Reading the Bible like Jesus | Derek Flood

51rCawnwzXL._SY344_BO1,204,203,200_I’m reading a book by Derek Flood titled, Disarming Scripture–Cherry Picking Liberals, Violence-Loving Conservatives, and Why We All Need to Learn to Read the Bible Like Jesus Did. That’s quite a title for quite a book!

According to Flood, “Cherry-picking is a classic logical fallacy that involves misrepresenting evidence–citing only the good parts as if they are representative of the whole, while ignoring the bad parts as if they were not there.” (p.23).

Flood’s book is about how to deal with the problem of violence in Scripture. He points out that Bible skeptics often accuse moderates and liberals of “cherry picking” Scripture, focusing on social justice and compassion, while overlooking the unseemly parts of the Bible that seem to condone genocide, infanticide, and other abhorrent acts of violence. Bible conservatives, on the other hand, tend to take the equally unsatisfactory position of trying to justify it in some way. Extremists actually use these passages as a pretext for their own horrific acts of violence.

The painful but historical fact is, many heinous crimes of genocide and violence against humanity have been justified by extremist views of the Bible. For this reason, the blame for war and violence is often laid at the door of religion. Whether we like it or not, we must be honest and admit there’s some truth to these accusations.

So, how do we stay faithful to Scripture, avoiding “cherry-picking” and ignoring the distasteful parts, or allowing it to be used to justify violence? Flood suggests we read the Bible like Jesus! As he points out, Jesus never cherry-picked Scripture nor did He try to mitigate the violent passages. He turned it all on its head!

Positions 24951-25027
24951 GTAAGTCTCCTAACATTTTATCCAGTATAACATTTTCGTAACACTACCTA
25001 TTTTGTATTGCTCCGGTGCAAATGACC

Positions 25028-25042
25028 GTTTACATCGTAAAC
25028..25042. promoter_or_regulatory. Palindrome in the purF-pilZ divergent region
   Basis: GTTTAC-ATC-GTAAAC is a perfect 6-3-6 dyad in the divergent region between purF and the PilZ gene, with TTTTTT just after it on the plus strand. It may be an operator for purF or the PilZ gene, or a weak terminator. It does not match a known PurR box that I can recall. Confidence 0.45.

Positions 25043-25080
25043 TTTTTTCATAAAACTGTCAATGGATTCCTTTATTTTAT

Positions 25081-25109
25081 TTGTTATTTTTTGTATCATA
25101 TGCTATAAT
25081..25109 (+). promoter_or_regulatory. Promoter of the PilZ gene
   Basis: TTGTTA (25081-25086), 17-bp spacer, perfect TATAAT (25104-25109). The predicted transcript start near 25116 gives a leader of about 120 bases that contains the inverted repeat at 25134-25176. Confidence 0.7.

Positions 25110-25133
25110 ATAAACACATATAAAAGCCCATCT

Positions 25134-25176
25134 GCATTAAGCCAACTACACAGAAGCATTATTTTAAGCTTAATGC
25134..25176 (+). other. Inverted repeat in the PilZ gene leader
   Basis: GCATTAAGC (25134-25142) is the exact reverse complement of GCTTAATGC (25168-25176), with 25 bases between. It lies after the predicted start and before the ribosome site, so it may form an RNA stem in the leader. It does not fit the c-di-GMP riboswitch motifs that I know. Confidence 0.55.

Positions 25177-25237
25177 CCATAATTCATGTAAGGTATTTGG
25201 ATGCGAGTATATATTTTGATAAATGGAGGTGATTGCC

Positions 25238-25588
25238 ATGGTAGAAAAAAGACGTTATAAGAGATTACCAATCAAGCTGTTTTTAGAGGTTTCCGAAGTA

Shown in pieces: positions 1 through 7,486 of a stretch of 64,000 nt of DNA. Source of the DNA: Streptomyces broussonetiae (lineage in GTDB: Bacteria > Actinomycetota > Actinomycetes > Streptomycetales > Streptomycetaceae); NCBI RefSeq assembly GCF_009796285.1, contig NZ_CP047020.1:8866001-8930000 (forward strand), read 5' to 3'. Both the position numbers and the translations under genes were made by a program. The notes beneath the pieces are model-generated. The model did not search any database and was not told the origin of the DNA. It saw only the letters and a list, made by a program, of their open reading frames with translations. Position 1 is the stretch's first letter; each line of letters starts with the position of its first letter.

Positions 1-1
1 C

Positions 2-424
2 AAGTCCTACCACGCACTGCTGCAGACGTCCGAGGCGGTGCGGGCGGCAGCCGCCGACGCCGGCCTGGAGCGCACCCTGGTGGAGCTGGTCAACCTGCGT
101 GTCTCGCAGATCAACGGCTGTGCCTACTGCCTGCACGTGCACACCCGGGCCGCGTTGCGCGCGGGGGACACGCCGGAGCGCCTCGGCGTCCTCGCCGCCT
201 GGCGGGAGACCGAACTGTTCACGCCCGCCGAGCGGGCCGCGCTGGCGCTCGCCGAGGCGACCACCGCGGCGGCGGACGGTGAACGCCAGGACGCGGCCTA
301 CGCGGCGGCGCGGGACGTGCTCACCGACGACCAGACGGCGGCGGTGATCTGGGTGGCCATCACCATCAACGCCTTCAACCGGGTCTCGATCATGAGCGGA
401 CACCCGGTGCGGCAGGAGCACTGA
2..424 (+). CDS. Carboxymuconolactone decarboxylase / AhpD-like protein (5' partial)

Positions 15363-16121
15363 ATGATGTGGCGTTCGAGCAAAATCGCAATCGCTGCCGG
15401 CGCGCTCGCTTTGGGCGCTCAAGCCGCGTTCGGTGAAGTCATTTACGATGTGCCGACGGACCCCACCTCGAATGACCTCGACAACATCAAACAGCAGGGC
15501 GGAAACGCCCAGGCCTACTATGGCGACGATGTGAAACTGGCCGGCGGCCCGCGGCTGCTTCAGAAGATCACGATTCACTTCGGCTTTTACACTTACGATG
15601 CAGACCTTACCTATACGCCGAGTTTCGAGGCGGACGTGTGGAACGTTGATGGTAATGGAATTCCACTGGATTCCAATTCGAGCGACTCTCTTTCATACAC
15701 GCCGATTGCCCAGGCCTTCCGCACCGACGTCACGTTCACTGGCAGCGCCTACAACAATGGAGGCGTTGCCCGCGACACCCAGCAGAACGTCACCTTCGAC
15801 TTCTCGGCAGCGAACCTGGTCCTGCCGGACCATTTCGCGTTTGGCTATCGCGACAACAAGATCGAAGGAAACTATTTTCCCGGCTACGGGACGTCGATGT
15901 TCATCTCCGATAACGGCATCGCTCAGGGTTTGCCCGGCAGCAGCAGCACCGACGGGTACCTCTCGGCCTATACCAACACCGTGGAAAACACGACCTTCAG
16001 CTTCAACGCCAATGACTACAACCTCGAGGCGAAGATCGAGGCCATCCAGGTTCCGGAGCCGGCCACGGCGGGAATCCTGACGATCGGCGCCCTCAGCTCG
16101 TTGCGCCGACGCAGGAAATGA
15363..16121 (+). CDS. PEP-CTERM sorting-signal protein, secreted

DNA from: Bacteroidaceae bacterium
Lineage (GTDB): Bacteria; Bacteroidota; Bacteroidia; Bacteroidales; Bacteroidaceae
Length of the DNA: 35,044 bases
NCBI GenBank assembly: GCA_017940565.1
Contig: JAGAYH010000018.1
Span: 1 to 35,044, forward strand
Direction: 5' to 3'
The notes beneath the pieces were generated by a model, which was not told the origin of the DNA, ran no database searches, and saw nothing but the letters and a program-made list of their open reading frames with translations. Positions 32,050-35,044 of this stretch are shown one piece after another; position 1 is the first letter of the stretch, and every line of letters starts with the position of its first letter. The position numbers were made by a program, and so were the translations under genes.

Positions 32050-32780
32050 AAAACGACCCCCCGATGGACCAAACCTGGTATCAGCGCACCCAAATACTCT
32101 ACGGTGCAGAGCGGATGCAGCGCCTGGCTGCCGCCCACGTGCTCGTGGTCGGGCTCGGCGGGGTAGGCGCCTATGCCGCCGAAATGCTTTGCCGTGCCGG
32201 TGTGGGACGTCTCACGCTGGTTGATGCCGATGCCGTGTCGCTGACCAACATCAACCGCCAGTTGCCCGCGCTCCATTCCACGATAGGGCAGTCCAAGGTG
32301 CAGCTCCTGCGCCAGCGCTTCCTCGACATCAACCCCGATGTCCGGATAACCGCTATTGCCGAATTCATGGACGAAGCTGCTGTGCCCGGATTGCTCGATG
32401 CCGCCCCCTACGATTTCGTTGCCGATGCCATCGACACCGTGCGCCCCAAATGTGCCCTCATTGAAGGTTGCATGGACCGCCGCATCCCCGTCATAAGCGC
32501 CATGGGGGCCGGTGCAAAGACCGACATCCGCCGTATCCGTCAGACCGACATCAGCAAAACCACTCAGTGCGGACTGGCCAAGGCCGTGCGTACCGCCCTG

For instance, in His “Sermon on the Mount” (Matthew 5-7), Jesus said several times, “You have heard it said, but I say…” (Matt.5:21-22, 38-39, 43-44). And where did they hear such things said? Right, from the Law of Moses! Here’s Flood’s take on this:

Jesus prefaces these above statements by declaring, “Do not think that I have come to abolish the Law or the Prophets; I have not come to abolish them but to fulfill them” (Matt.5:17). This is often taken to mean that Jesus is in complete agreement with the Law, ignoring the rather obvious fact that the very next thing Jesus does after saying this is to proceed to blatantly contradict and overturn multiple Old Testament passages and principles in the rest of His sermon. (p.32)

I have pointed out several times in the past that Jesus not only fulfilled the Law but gave us a serious upgrade in properly understanding God’s ultimate intention for mankind. This is why we cannot rightfully read the Bible indiscriminately, as if nothing changed with Jesus. We must read all Scripture through the interpretative lens of Jesus and New Covenant truths. Flood seems to agree with this, explaining that Jesus was enlightening His Jewish brethren about God’s true position on violence and justice:

He takes the command of an “eye for an eye” which is already limited retaliation, and now takes it to the next level, saying not to retaliate at all, instead proposing a superior way which seeks to restore enemies, rather than to destroy them.

He continues, explaining that God’s justice is restorative, rather than retributive:

So while it is true that He is thus fulfilling the Law in the sense of bringing it to its ultimate goal, the way He is doing this is by overturning the very system of retributive justice embodied in the law, and replacing it with the superior way of God’s restorative justice rooted in the enemy love that Jesus to demonstrate with His teaching and life. (p.34)

That, my friend, is sheer brilliance! I highly recommend Disarming Scripture and say, amen, let’s read the Bible the way Jesus did.